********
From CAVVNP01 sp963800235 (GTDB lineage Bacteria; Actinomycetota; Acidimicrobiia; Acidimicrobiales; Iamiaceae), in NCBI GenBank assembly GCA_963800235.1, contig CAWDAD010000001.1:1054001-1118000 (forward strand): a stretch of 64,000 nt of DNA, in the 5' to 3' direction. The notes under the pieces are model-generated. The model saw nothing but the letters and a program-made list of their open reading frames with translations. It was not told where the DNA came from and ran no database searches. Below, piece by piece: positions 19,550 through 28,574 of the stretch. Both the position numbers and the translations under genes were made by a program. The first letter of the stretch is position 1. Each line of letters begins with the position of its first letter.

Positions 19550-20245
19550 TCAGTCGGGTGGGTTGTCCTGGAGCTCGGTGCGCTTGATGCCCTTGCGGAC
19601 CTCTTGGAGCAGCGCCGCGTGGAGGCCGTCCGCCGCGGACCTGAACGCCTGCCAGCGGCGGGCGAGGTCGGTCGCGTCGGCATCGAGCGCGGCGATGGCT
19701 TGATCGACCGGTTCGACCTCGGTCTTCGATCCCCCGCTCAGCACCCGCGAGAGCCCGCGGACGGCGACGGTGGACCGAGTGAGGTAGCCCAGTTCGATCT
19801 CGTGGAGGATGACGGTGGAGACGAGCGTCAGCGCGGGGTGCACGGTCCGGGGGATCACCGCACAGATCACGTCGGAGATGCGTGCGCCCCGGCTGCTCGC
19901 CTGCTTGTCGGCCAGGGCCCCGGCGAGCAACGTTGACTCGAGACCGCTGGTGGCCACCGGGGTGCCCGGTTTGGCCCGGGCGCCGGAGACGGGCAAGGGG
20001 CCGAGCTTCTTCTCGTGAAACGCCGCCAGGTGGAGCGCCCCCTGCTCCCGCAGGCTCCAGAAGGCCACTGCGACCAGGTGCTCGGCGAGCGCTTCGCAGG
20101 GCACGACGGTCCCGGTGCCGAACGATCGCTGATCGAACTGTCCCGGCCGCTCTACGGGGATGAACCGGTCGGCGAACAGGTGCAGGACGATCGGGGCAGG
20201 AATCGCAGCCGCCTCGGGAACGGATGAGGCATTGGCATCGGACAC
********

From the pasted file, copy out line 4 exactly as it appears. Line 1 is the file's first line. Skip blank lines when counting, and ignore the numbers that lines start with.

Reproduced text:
19601 CTCTTGGAGCAGCGCCGCGTGGAGGCCGTCCGCCGCGGACCTGAACGCCTGCCAGCGGCGGGCGAGGTCGGTCGCGTCGGCATCGAGCGCGGCGATGGCT